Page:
Acts 7 • God's Will for Israel Explained


The problem with each new generation of Israel is that, in spite of their claims, they become like their disobedient fathers before them. Their “heritage” was consistently to reject God’s message through the covenants made with their forefathers, to forsake God’s Law and true worship for false gods and religions, and to reject His Word provided through the leaders and prophets sent by God. Yet they clung to their bloodline heritage through the very men whose words they rejected, they clung to the Law given through Moses which they reinterpreted to their own liking rather than obey, and they prided themselves on possessing the temple yet fell short of true worship. So when Jesus Christ came to them as the embodiment of all these things – like their fathers before them – they rejected and killed Him in the name of the very heritage to which they clung, but yet were disobedient to. Acts 7 is the beginning of the fulfillment of the Parable of the Vineyard in Luke 19:11-27 wherein the “vineyard” is about to be taken from the Jews and given to the Gentiles.

To understand this passage and the point that the Holy Spirit is making through Stephen, first read Acts 7:51-53. Keep reviewing these points as we study through Stephen’s message to see how it is emphasized in this condensed history affirming this pattern from Abraham all the way to that day at Stephen’s trial.

Read 6:11-14

Q: Against whom is Stephen accused of blasphemy?

A: Moses and God. (v.11)

Q: Can a person blaspheme Moses?

A: We can speak blasphemy regarding the Law given through him, or the signs performed in God’s name through him, but not the human person of Moses who is not divine. This is the beginning hint that they neither understand nor acknowledge that in Jesus, “One greater than Moses is here.”

Q: In v.13, what are the two things against which Stephen is accused of speaking? Against what specifically are these allegations of blasphemy directed?

A: This holy place (the temple) and the Law.

Q: What do they purport Jesus will do based on Stephen’s quote/unquote “blasphemy”?

A: Destroy the temple and change the customs handed down through Moses.

Q: What do you think — were Stephen’s accusers right or wrong?

A: Mt. 7:2, “For in the way you judge, you will be judged; and by your standard of measure, it will be measured to you.” Ever notice how Jesus’ accusers have an uncanny knack of wording the situation precisely as it actually is yet are simultaneously blind to the truth of it? For instance, before the Sanhedrin (Luke 22:70-71) and before Pilate (Luke 23:3-4) and Caiaphas’ prophecy (John 11:49-51)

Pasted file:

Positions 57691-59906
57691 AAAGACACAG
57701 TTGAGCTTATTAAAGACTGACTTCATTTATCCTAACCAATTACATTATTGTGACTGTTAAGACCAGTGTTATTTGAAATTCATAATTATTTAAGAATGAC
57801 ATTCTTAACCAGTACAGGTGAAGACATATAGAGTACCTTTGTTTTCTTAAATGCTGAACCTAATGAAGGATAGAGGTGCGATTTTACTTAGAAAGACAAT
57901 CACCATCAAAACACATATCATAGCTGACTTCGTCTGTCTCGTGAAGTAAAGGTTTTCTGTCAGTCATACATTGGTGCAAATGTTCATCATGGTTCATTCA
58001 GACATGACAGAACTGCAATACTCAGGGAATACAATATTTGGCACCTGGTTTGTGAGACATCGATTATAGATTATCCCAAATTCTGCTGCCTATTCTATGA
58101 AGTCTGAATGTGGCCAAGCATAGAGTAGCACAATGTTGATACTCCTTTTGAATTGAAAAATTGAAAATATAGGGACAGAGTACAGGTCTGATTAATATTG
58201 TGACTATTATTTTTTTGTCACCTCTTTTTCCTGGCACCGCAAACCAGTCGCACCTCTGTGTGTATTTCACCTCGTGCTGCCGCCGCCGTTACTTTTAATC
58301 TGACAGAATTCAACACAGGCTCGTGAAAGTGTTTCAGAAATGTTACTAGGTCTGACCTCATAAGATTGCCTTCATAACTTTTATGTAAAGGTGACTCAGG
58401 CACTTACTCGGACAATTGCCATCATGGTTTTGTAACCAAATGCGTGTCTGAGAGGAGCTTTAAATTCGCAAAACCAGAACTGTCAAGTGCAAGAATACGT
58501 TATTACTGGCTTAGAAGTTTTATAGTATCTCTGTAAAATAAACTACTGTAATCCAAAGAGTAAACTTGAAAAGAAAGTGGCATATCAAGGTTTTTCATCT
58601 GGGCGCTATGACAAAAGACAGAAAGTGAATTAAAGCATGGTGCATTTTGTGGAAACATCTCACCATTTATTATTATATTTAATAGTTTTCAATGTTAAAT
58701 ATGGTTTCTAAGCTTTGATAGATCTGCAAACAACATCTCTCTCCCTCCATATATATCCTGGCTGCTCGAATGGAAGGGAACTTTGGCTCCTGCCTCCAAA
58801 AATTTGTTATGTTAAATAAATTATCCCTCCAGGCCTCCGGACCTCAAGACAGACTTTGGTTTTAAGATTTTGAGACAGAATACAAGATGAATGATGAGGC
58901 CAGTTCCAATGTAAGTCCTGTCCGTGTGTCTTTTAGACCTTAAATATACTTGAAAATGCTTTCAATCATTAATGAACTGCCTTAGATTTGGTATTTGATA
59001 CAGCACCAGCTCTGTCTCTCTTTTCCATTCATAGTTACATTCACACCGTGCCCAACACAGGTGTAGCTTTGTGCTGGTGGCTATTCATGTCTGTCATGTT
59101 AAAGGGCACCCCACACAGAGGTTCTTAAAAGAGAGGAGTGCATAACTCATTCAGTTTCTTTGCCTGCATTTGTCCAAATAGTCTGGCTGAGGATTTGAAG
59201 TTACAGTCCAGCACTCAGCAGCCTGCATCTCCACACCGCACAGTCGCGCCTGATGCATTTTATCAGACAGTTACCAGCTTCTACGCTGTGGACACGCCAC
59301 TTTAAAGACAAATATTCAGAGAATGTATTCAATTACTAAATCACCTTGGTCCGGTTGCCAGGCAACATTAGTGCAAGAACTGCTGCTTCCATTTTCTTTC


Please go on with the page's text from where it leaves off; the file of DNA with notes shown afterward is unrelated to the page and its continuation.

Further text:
Point: The Holy Spirit’s reply through Stephen will address the issues of God, Moses, the temple, and the Law to show the current generation that they, like their fathers before them, have once again rejected God’s ways and, in particular, the Prophet in Whom was the fulfillment of all that God’s covenants, the Mosaic Law and the temple knit together.

Read 7:1-8

Q: What are the things that God promised and/or foretold to Abraham?

A: The possession/inheritance of the land, a son/descendants, his descendants’ slavery in Egypt, God’s deliverance of them, and their service to God in the land of inheritance.

Q: What was the sign of these promises, or what we call the Abrahamic Covenant? What was it’s purpose?

A: Circumcision. It was a physical reminder through all these events of what the end result would be, based on God’s Word in spite of the present circumstances. (Abraham would never live to see most of these things fulfilled, but circumcision was the sign between he and God that they would all happen according to God’s Word.)

Q: Read Exodus 3:12, God’s promise to Moses at the call at the burning bush, and compare it to Acts 7:7. What is common in God’s promises to both Abraham and Moses?

And He said, “Certainly I will be with you, and this shall be the sign to you that it is I who have sent you: when you have brought the people out of Egypt, you shall worship God at this mountain.”

— Exodus 3:12

“‘And whatever nation to which they will be in bondage I Myself will judge,’ said God, ‘and after that they will come out and serve Me in this place.’

— Acts 7:7

A: That Israel would serve God. Stephen has essentially begun to tie the Abrahamic and Mosaic covenants together as a framework to show they’ve missed the point of their heritage in Abraham and Moses – to serve God and be obedient to ALL His Law and Promises.

Read 7:9-16

Q: How do we know that the patriarch’s actions regarding Joseph are NOT in concert with God’s will?